Once the bill came up for final approval on the House floor on Wednesday — during a high-pressure, fast-moving day in which bills that didn’t pass were likely to die — White proposed an amendment that was adopted by a supermajority of the House, but ultimately served as a poison pill for the entire bill. The amendment, which stipulated that officers could arrest alleged offenders if they failed to provide “appropriate identification,” was pushed by the state’s biggest police union. The amended version of the bill passed the House on a 126-20 vote with only one Democrat, Shawn Thierry, speaking against it.
But hours later, Democrats urged White to make a rare motion to bring the bill back for consideration in order to withdraw the “appropriate identification” amendment, which many of them had just voted for. The legislative maneuver forced another vote on the bill.
Once the entire bill was up for reconsideration, a handful of House Democrats — Poncho Nevárez, Terry Canales, Thierry, Harold Dutton and Roland Gutierrez — took to the mics to voice their opposition to the ID amendment and other elements of the legislation.
Nevárez, a Democrat from Eagle Pass who was marked absent during the original vote on the ID amendment, was the first to take the podium. He objected to the section of the bill allowing officers to arrest offenders if they have probable cause to believe the person wouldn’t appear in court, which Nevárez said would allow law enforcement to make arrests if they simply don’t “like the cut of your jib.”
To complicate matters further, before the bill was initially considered on Wednesday, Nevárez brought an amendment to White containing the “appropriate identification” language — a clause he later said in an interview with the Observer that he opposed. Some criminal justice reform advocates have blamed Nevárez for pushing the amendment at the behest of law enforcement groups with the intent to tank the bill. One accused Nevárez of bottling up a bill similar to White’s in his committee this session.
Nevárez told the Observer that the Combined Law Enforcement Associations of Texas brought the amendment to his office, and that his staff filed it before he read it. He said that once he read it, he decided to get rid of it. It was very similar to the amendment White filed, passed and ultimately withdrew, and which led to the bill’s demise.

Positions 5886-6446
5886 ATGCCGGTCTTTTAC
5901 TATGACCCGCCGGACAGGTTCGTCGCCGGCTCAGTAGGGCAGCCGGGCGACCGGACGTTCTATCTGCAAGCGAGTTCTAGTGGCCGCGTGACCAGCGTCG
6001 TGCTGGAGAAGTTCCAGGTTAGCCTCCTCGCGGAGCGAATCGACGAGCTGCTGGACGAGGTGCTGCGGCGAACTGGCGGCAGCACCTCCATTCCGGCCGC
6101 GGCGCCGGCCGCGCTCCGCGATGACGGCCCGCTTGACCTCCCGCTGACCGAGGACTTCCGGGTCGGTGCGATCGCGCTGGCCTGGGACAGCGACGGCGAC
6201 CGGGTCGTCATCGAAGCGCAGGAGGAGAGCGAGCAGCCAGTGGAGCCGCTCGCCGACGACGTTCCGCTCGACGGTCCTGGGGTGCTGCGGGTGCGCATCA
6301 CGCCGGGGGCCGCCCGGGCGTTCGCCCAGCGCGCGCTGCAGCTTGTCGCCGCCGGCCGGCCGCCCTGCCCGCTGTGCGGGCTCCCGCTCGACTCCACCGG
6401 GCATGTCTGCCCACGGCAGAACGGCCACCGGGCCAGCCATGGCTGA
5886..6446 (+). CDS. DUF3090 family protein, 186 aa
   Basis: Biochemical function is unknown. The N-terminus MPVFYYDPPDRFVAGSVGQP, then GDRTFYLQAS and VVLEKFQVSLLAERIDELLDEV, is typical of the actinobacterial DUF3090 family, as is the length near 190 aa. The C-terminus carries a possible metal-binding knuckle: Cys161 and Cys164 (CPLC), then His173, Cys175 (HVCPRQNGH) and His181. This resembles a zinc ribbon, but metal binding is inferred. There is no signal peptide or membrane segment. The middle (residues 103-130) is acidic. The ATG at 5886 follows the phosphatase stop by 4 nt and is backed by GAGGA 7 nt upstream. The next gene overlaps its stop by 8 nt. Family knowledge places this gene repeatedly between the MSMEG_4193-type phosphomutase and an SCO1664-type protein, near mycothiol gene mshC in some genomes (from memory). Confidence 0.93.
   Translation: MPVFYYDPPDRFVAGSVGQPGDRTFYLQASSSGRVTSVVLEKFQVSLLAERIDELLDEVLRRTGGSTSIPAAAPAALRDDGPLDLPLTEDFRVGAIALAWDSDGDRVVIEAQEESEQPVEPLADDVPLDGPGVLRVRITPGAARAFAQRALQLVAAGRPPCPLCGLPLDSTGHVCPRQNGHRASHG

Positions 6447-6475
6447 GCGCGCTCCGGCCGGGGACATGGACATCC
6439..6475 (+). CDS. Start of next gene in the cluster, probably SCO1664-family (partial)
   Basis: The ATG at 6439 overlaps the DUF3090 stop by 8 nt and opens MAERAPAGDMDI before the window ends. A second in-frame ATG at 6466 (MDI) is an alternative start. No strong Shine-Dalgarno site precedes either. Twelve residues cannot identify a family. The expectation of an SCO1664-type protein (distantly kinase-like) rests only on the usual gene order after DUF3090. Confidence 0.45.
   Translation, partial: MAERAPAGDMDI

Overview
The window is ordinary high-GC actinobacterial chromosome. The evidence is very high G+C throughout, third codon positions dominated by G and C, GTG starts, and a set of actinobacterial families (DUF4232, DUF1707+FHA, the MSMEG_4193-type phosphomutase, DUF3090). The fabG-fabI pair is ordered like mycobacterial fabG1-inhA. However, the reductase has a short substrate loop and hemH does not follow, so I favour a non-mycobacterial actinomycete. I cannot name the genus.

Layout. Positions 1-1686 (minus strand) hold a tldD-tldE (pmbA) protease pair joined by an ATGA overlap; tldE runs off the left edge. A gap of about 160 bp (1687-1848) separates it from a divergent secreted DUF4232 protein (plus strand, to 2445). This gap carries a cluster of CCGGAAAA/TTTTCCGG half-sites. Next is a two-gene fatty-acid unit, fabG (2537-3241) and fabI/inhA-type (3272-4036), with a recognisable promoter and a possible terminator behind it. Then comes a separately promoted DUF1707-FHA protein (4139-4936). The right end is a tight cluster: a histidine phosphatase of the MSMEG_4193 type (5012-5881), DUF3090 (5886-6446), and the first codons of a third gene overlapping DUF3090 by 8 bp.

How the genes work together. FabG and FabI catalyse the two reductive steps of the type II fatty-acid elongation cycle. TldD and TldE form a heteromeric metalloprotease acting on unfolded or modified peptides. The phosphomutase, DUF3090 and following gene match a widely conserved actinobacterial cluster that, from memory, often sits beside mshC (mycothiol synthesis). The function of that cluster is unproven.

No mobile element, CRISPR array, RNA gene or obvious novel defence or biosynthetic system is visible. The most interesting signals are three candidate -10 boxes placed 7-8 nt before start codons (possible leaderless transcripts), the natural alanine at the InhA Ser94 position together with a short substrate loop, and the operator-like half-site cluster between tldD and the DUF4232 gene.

As debate played out Wednesday night during reconsideration of the amended bill, Thierry raised concerns about the provision requiring departments to create a policy regarding “appropriate identification.” She said that section, coupled with one allowing arrests if officers believe an offender would fail to appear in court, would give officers too much leeway to make arrests on specious grounds, and that the bill would not have prevented Sandra Bland’s arrest.
But criminal justice advocates say the bill would indeed have prevented Bland’s arrest, because the altercation would not have escalated if not for the officer’s threat to arrest her on a traffic violation — a threat that would be prohibited under the bill. Advocates across the political spectrum said they were willing to support the bill despite its ambiguous language because it was the best shot at reform in a police-friendly Legislature, even if it wasn’t perfect. In response to Democrats’ concerns, experts pointed out that under current law, officers can arrest citizens suspected of Class C misdemeanors regardless of such ambiguities.